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Canberra Today 8°/14° | Tuesday, April 23, 2024 | Digital Edition | Crossword & Sudoku

Judgment looms in Lehrmann defamation case

Bruce Lehrmann will find out this week if his defamation case has been successful. (Bianca De Marchi/AAP PHOTOS)

By Miklos Bolza  in Sydney

Almost exactly five years after being accused of allegedly raping Brittany Higgins in a Parliament House office, Bruce Lehrmann will learn whether he has been vindicated in a high-cost, high-stakes legal fight to clear his name.

In one of Australia’s highest-profile defamation cases, the 28-year-old battled Network Ten and journalist Lisa Wilkinson over on-air reports of an alleged rape and the parliamentary cover-up that allegedly ensued.

He is seeking extensive damages, saying those reports have destroyed his reputation.

A judgment will be handed down on Thursday, when the Federal Court will deliver its verdict after weighing up the evidence of the alleged rapist and victim and dozens of other witnesses.

The trial took place in Sydney in December and February, when Justice Michael Lee heard evidence from both Ms Higgins and Lehrmann about what they claimed occurred in the office of Senator Linda Reynolds in Canberra in March 2019.

Ms Higgins said she went drinking with Lehrmann and some colleagues and returned to Parliament House in the early hours of Saturday morning.

She alleged she woke up on Senator Reynolds’ couch to find Lehrmann on top of her and that, despite her protests, he continued with the assault.

A security guard told the court she found Ms Higgins naked and asleep in the office hours after he left.

Lehrmann has consistently claimed nothing sexual happened between him and his then-fellow Liberal staffer, and has consistently denied raping her.

He claims a segment aired on 10’s The Project in February 2021 identified him – despite not naming him specifically – and that it destroyed his reputation by falsely reporting that he raped Ms Higgins.

Ten and Wilkinson have defended the interview, saying it was true and in the public interest because it involved an alleged sexual assault in Parliament House.

During the trial, Justice Lee saw Ms Higgins and Lehrmann undergo aggressive cross-examination.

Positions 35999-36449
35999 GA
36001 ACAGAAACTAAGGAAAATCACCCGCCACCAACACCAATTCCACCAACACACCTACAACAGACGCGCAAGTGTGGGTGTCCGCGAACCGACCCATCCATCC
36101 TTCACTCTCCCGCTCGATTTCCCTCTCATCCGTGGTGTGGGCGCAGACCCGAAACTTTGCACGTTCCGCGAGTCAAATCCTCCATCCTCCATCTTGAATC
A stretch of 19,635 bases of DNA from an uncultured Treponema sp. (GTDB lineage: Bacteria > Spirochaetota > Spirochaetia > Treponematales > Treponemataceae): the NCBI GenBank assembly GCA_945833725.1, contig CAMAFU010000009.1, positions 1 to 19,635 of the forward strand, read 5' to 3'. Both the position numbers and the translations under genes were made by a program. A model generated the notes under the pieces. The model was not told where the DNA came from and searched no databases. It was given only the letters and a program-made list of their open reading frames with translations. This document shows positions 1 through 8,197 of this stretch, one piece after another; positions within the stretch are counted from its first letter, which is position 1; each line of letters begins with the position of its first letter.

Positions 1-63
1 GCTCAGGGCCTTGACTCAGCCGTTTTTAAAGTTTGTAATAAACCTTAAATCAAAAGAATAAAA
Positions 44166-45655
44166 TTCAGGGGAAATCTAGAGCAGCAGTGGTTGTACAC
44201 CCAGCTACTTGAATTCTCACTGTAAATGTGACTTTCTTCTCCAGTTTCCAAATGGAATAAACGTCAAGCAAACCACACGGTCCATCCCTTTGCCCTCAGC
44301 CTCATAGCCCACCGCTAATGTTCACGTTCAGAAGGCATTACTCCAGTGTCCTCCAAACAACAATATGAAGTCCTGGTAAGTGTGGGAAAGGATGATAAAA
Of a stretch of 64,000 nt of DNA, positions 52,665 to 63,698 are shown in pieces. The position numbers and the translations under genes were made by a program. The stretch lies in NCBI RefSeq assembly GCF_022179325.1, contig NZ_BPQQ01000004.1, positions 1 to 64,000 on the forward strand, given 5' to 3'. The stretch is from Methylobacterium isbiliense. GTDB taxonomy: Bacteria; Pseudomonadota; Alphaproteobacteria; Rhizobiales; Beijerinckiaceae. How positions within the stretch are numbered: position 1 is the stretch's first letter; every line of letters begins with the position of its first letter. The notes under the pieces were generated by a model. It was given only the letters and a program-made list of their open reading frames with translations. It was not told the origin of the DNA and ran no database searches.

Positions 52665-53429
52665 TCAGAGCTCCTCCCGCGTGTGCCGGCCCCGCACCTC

Both had their credibility successfully attacked.

Lehrmann was caught using different reasons for why he had to return to Parliament House after hours, including that he was dropping documents off and that he had returned to drink whisky.

He told the Federal Court he had gone back to add notes to Question Time folders after receiving information from work colleagues during drinks earlier that night.

It was the first time he was made to give evidence under oath in court as he exercised his right to remain silent during an earlier criminal trial, which was aborted due to juror misconduct.

Ten’s lawyers told the court Lehrmann as a “fundamentally dishonest man” who was prepared to make bizarre, absurd lies in order to further his cause.

Ms Higgins also conceded her versions of events had changed over time, including an admission that a bruise in a photo sent to Ten might not have been caused during the alleged assault.

Most of the arguments from Lehrmann’s legal team centred on Ms Higgins’ claims of a government cover-up to prevent the rape being reported.

Numerous documents and other evidence were used to show Ms Higgins did not experience pressure from her bosses to remain silent about what she claimed occurred.

Lehrmann’s lawyers have accused her of lying to keep her job after being found naked in her workplace.

Other witnesses at the defamation trial included a colleague who said she saw the pair kissing and touching each other before leaving for Parliament House that night.

An English lip-reader, after observing CCTV footage, told the court Lehrmann had been “plying” Ms Higgins with alcohol in a bar.

While the primary defamation claim revolves around whether the rape took place, Justice Lee also needs to consider another option – that Lehrmann and Ms Higgins had consensual sex that night, contrary to both of their testimonies.

Prosecutors did not seek a retrial due to concerns for Ms Higgins’ mental health after the initial proceeding was aborted in late 2022.

In ordering damages, Justice Lee will also consider the conduct of Ten and Wilkinson, including a decision to greenlight a speech given by the journalist accepting a silver Logie for The Project segment.

That speech was given days before a criminal trial was due to commence and resulted in the case being postponed.

Lehrmann has settled two other defamation proceedings with and the ABC, receiving $445,000 in legal costs.

But his legal bill, should he lose against Ten, will be far higher after a lengthy and hotly contested hearing.

Whoever wins the case on Thursday, it is expected the losing side will file an appeal.

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Thank you,

Ian Meikle, editor

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